Obsessed Mathematicians Spend a Year Calculating the Ten Trillionth Digit of Pi (It’s 5 by the Way)

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It is considered by many to be the most important number in the world.

Essential to finding the circumference of a circle, Pi, valued at 3.14159265, is engrained in the minds of every school child.

But one pair of scientists have taken their obsession a step further and calculated the ten trillionth digit, doubling the record set two years ago by a super computer.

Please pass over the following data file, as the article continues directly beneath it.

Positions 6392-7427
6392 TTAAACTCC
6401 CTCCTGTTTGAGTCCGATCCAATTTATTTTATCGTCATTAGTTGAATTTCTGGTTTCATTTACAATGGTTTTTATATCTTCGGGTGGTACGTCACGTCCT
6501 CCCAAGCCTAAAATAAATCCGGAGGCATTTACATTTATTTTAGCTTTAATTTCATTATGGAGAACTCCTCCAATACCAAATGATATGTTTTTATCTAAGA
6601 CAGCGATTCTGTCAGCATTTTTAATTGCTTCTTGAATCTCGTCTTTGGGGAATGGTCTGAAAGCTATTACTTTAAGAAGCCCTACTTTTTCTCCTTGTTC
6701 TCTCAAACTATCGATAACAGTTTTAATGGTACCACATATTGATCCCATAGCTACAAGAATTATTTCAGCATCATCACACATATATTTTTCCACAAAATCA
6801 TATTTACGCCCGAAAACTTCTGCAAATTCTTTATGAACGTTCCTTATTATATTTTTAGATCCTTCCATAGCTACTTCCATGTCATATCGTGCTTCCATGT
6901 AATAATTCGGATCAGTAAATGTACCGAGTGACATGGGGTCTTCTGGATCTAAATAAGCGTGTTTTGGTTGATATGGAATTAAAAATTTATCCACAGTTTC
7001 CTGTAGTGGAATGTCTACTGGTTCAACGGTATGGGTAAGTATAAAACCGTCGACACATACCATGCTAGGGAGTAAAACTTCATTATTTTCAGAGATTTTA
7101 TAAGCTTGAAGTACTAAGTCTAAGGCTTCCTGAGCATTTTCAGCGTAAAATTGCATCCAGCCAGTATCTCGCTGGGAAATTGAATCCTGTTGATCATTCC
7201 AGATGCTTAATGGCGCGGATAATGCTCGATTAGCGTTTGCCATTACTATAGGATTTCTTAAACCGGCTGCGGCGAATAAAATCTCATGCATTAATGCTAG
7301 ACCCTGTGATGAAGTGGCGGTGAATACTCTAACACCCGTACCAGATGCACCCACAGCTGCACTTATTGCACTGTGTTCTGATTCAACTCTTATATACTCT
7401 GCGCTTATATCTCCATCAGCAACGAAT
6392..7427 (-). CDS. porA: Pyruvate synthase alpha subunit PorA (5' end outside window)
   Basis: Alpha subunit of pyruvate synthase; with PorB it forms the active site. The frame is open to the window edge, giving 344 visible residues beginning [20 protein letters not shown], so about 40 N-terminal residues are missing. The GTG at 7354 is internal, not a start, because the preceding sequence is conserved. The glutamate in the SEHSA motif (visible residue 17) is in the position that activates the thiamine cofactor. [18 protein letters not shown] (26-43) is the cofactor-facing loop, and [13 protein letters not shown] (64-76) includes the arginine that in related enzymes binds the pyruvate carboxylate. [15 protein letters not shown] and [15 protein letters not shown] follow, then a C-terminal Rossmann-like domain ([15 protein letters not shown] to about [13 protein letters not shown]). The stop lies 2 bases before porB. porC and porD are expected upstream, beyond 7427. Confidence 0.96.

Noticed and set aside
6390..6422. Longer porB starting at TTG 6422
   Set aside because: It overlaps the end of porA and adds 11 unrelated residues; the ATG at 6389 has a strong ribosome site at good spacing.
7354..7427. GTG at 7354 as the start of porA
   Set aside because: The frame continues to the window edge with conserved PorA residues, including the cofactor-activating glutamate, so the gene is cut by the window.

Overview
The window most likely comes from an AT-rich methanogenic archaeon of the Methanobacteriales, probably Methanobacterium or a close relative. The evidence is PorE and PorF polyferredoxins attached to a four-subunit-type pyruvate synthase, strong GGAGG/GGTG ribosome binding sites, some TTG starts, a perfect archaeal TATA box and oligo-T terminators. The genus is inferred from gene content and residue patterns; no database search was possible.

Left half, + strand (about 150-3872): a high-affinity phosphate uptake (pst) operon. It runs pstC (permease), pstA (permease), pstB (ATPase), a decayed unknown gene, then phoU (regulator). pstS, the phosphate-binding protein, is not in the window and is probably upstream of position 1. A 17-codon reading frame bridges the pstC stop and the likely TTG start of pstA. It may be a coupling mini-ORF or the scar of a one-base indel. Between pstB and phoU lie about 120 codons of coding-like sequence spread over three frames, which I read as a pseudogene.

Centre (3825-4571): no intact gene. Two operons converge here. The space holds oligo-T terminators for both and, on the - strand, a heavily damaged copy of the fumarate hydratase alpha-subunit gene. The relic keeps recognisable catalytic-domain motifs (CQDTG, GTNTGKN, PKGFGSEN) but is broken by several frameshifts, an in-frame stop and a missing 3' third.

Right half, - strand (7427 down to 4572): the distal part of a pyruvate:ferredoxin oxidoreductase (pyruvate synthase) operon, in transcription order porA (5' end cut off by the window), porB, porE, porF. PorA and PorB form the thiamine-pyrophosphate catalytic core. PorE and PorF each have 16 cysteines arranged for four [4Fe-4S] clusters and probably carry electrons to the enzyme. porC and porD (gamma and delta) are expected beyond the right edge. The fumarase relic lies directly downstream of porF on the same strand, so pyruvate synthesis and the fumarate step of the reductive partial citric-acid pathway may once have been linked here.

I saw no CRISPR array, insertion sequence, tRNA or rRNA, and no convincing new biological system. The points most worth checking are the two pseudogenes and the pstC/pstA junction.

Many mathematicians try to round it down to 3.14 but Japanese IT expert Shigeru Kondo and U.S. student Alexander Yee have spent just over a year ballooning it in size.

Using a home PC that sent Kondo’s house temperature shooting up to 40 degrees, they also lost half a year as their computer failed to cope with the calculations.

‘We could dry the laundry immediately, but we had to pay 30,000 yen ($390) a month for electricity,’ Mr Kondo’s wife, Yukiko, said.

It was Yee who wrote the complex programme to calculate the huge number while Kondo built the super-PC, adding at least ten hard drives to make sure it could cope.

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